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Meet the Pottery Jammers: Dan Finnegan, Mark Shapiro and Sam Taylor

Meet the Pottery Jammers: Dan Finnegan, Mark Shapiro and Sam Taylor

Potters Dan Finnegan, Mark Shapiro and Sam Taylor are just three of the potters who are going to get together on Thursday, October 26 for a Pottery Jam at District Clay. These potters will show off their skills, challenge each other to do tricks on the wheel and just have a great time. You’ll even have the chance to challenge them on the wheel yourself! Before you kick off Pottery on the Hill at the Pottery Jam, take a few minutes to learn about these wild and crazy guys.

DAN FINNEGAN

Dan Finnegan is the curator for the Pottery on the Hill Show and one of its biggest advocates. His pottery career began more than 40 years ago when a college friend taking a class invited him to throw a pot. Hooked from the start, Dan found my way to England where he got a job at the Winchcombe Pottery. He moved to Fredericksburg, Virginia and has been a significant player in the arts scene there ever since.

Why are you a potter?

You’d think that this was an easy question, but it would take a few hours to answer. I can’t imagine any other life!

What would you be if you weren’t a potter?

I went to college thinking that I would be a lawyer! Pottery saved me from that!

What do you like the most about Pottery on the Hill?

I love the elegant setting of Hill Center and the friendships that have grown over the years.

What do you think is the biggest misunderstanding/incorrect idea about pottery – and what’s the truth?

It is hard for patrons to understand the long hours and sometimes repetitious work required to produce our work. Weekends off are a myth!

Anything you want to add or tell people who might come to Pottery on the Hill?

The intimate scale of the show gives visitors a wonderful opportunity to meet the potters and get to know a bit about who they are and how they create their work.

SAM TAYLOR

At the Dog Bar Pottery, potter Sam Taylor makes handmade, one-of-a-kind stoneware and porcelain. The pots are wheel thrown, wood fired and salt glazed.

Why are you a potter?

The hard one first. Good luck and for love.

What would you be if you weren’t a potter?

I do other things beside make pottery. I have a wife and kids and family and friends. I made a wooden spoon the other day. If I wasn’t a potter, I would be unlucky, I guess.

What do you like the most about Pottery on the Hill?

I love DC. It makes me feel proud of our country. Hill Center embodies all the goodness of DC and combines it with my pottery family. Pottery on the Hill becomes a perfect storm of goodness.

What do you think is the biggest misunderstanding/incorrect idea about pottery – and what’s the truth?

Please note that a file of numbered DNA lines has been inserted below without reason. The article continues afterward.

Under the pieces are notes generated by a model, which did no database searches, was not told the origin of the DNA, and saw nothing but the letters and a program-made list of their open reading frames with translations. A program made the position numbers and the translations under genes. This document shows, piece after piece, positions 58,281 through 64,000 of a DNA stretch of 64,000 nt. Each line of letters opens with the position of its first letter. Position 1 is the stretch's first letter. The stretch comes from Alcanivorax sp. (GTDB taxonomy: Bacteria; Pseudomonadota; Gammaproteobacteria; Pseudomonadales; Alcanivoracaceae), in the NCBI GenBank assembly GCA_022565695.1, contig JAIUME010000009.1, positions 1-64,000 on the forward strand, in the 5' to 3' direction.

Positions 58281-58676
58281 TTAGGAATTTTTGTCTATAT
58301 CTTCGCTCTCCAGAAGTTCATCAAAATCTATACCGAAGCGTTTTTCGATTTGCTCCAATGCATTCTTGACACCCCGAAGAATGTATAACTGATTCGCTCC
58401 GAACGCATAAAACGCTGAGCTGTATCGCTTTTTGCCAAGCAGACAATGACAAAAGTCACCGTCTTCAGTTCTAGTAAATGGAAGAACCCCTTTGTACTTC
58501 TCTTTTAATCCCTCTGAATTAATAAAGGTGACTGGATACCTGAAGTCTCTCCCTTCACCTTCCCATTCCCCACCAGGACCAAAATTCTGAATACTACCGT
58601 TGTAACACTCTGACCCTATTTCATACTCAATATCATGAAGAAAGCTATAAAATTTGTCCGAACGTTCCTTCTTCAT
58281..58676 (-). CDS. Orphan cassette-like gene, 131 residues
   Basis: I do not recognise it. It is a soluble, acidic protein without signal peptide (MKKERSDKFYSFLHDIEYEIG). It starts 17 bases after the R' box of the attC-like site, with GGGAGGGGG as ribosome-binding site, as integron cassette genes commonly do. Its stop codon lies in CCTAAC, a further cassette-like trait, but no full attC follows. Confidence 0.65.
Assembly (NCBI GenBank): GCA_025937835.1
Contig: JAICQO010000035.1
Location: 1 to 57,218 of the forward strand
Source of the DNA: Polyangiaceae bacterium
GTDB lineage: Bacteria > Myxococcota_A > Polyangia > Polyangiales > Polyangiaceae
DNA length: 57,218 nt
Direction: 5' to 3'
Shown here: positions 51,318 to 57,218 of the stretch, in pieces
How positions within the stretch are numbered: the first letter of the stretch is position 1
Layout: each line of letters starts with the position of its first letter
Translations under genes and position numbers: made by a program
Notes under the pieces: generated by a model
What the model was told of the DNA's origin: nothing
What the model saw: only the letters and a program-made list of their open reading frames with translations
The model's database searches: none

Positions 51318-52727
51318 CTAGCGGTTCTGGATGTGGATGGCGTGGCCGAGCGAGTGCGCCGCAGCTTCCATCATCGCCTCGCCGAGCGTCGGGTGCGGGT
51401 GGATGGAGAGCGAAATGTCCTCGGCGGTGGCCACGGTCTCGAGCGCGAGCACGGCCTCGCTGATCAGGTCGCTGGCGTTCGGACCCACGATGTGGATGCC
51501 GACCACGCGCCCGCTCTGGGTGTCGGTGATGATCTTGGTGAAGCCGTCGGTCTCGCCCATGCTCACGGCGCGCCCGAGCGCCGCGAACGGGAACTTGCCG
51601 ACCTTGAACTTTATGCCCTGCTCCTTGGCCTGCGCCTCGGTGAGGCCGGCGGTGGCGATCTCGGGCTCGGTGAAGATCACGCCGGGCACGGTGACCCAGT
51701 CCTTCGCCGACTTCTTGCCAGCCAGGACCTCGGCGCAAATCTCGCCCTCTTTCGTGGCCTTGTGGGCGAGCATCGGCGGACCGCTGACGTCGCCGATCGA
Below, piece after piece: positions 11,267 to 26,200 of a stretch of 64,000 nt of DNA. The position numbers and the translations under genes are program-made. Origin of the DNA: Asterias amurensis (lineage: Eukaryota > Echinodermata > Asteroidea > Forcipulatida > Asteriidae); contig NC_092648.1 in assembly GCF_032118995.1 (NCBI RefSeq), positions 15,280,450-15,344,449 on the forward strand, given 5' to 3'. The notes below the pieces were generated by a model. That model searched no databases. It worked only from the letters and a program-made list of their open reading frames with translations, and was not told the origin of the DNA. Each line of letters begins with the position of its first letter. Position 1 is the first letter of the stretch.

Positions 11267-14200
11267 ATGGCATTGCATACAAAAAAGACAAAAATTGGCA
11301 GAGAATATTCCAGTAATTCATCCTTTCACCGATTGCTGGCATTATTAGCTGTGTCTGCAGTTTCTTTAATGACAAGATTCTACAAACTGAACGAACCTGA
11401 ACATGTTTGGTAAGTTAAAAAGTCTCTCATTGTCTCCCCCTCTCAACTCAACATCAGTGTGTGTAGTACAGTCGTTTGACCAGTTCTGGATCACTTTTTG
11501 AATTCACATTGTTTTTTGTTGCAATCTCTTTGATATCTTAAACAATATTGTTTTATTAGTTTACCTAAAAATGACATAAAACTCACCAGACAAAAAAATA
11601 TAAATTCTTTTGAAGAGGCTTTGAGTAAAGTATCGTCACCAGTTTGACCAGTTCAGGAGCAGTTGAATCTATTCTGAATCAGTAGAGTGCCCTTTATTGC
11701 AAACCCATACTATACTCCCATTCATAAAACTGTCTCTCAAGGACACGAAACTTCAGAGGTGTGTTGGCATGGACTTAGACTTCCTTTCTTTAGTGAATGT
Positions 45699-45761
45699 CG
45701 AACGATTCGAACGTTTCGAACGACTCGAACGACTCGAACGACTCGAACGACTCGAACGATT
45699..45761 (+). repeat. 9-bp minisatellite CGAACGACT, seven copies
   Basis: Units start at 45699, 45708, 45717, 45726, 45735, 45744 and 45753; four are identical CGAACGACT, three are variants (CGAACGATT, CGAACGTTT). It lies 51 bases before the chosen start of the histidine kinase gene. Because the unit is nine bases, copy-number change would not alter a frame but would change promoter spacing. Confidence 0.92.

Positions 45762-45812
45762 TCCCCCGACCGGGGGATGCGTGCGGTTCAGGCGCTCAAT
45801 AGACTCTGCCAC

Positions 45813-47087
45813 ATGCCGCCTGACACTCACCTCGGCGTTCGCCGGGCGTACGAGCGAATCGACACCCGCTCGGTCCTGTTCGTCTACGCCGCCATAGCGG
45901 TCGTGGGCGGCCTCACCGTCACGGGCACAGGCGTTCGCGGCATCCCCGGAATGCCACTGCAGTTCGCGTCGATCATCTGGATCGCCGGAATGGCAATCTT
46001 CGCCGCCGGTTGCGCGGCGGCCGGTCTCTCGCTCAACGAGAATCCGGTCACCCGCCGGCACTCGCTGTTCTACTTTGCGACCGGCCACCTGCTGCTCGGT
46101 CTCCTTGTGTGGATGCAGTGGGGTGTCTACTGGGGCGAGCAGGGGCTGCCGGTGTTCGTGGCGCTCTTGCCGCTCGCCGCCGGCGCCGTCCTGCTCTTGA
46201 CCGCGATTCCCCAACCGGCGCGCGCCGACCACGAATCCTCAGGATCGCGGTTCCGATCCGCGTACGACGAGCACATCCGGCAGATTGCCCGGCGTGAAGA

Functional pottery is meant to be used. AND when it is used properly can lead directly to happiness, beauty, love, intimacy, peace…and a lot of other really great things.

Anything you want to add or tell people who might come to Pottery on the Hill?

I’ll be there.

 

MARK SHAPIRO

Mark Shapiro has made wood-fired functional pots in Western Massachusetts for the past 25 years. He is frequent workshop leader, lecturer, panelist, curator, writer, and mentor to a half-dozen former apprentices.

Why are you a potter?

What is it that defines humankind? The acquisition of fire? Language? Erect ambulation? Certainly making stuff lies somewhere at the heart of it and making pottery is an essential and ancient part of that ontology. Making pots at this moment in time is an act that honors our shared humanity and defies meaningless labor.

What would you be if you weren’t a potter?

Lord knows! I shutter to think.

What do you like the most about Pottery on the Hill?

Being together with colleagues and selling our pots to benefit a good not-for-profit cultural institution, and visiting the Freer with Louise Cort.

What do you think is the biggest misunderstanding/incorrect idea about pottery – and what’s the truth?

That it’s all Ghost or badly executed and quaint design, made for relaxation or for “fun.” There are many wonderful, expressive, excellent, thoughtful pots being made today – and they’re accessibly priced. You can use them everyday. After all, you can’t eat off a painting.

Anything you want to add or tell people who might come to Pottery on the Hill?

You will be blown away by the quality, variety and joyfulness of this work and its makers.

 

The Pottery Jam at District Clay is Thursday, October 26 from7-9:30. You can reserve tickets to this free event here. Pottery on the Hill runs October 27-29 at Hill Center. The ticketed Preview Reception is Friday, October 27 from 6:30-9. The free Show and Sale runs Saturday, October 28 from 10 am-5 pm and Sunday, October 29 from 11 am-4 pm. Visit potteryonthehilldc.org for more details.

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